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Financial terms, content quality, etc, is not a problem. The author has a contribution that will significantly impact the advancement of human knowledge about a particular topic.

Can anyone submit a paper? Or does it require some affiliation with a larger group such as an educational/governmental/corporate institution?

I am talking about journals of such clout as the Journal of Fluid Mechanics, Physics of Fluids, etc.

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    Everyone can submit papers to peer-reviewed journals, if he has something valuable to submit. – Enthusiastic Engineer Dec 13 '14 at 7:02
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    "The author has a contribution that will significantly impact the advancement of human knowledge about a particular topic.": In general, this would look like a presumptuous claim from an author: the largest majority of papers are just tiny advancements in the human knowledge. – Massimo Ortolano Dec 13 '14 at 7:47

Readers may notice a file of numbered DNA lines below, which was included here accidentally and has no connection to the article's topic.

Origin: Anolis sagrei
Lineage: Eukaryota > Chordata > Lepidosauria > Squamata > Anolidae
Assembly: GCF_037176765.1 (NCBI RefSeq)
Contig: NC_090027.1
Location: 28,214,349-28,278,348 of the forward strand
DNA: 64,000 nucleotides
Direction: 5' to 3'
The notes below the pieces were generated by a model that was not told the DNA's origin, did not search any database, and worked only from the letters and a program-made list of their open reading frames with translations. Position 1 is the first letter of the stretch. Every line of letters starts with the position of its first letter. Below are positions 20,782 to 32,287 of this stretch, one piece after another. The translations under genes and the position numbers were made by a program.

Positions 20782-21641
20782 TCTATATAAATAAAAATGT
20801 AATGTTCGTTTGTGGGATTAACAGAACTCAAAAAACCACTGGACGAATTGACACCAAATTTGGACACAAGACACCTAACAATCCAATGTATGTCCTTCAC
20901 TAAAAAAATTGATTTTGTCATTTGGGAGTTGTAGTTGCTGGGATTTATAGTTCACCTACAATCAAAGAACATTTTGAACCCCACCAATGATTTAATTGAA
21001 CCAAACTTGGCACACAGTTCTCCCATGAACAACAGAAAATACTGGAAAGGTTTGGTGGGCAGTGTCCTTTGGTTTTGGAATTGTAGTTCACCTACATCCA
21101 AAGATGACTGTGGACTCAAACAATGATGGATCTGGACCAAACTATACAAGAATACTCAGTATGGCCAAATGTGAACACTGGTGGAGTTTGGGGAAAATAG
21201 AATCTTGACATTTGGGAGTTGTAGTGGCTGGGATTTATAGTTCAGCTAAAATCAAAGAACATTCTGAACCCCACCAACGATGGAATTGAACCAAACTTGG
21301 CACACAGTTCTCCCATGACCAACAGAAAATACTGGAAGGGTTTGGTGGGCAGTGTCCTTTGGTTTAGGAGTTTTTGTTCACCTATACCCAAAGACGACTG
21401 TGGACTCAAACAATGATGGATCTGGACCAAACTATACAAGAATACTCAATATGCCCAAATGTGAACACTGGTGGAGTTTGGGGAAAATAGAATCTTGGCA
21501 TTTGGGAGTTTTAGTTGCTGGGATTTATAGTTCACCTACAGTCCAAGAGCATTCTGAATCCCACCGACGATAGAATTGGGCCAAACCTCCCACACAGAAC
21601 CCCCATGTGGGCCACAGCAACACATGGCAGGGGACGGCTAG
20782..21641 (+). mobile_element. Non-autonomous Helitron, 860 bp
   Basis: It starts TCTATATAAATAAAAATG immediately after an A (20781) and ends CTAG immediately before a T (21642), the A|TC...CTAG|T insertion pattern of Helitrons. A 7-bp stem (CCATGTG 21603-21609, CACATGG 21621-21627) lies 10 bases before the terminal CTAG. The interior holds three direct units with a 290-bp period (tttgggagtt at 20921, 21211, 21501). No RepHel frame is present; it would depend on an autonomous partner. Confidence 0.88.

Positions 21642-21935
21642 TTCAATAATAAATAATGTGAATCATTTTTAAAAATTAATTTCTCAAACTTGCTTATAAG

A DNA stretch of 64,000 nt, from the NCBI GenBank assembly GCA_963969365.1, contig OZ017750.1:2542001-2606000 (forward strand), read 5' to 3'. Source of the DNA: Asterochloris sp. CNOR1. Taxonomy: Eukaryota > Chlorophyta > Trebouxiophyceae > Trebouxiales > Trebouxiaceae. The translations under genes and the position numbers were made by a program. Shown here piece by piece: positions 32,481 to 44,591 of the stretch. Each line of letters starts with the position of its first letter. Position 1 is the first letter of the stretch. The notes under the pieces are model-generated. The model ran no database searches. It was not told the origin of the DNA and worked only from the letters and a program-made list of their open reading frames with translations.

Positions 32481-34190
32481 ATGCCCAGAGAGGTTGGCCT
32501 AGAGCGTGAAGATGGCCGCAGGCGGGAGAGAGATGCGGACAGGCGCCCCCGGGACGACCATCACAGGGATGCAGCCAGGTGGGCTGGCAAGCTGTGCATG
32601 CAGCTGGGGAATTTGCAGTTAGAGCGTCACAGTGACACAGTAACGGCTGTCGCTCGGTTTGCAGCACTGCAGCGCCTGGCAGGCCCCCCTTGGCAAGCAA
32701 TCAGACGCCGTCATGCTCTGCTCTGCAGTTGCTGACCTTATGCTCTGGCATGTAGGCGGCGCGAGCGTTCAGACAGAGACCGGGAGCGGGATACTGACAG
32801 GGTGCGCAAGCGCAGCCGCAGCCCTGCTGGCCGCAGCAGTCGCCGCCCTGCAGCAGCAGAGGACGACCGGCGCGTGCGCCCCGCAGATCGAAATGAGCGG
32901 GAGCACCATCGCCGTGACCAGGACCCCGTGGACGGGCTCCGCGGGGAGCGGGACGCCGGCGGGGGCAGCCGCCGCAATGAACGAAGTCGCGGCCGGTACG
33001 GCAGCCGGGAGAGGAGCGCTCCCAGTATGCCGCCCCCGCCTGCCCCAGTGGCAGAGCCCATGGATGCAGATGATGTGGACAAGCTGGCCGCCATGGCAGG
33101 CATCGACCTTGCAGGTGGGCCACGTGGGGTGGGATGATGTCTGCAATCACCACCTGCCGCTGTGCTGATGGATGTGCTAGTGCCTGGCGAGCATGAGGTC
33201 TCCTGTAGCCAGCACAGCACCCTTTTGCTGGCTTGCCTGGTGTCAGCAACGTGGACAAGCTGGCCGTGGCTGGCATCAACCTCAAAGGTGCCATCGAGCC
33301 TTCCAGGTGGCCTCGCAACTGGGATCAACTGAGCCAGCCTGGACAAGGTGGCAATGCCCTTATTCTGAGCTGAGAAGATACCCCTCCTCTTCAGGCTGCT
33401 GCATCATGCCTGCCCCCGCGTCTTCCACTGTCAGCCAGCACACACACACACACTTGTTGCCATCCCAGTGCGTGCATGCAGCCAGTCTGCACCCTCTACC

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    ..."The author has a contribution that will significantly impact the advancement of human knowledge about a particular topic". According to who? Himself? Sounds like a crank. I have never heard such "outrageous" claims even from successful professors with multiple highly cited publications. – Alexandros Dec 13 '14 at 9:21
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    As my doctoral advisor told me once, anybody can submit a paper, but actually having it accepted for publication is a whole 'nother story. – Koldito Dec 13 '14 at 9:29
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    @Massimo: It may be immodest for an author to say it, but nonetheless that phrasing is typical of how journals describe their standards for accepting an article. If you honestly think your contribution is insignificant, you probably should not submit at all. – Nate Eldredge Dec 14 '14 at 19:14
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Anybody can submit to almost any journal (there are some out there where some sort of existing membership is a pre-requisite, but they are rare exceptions).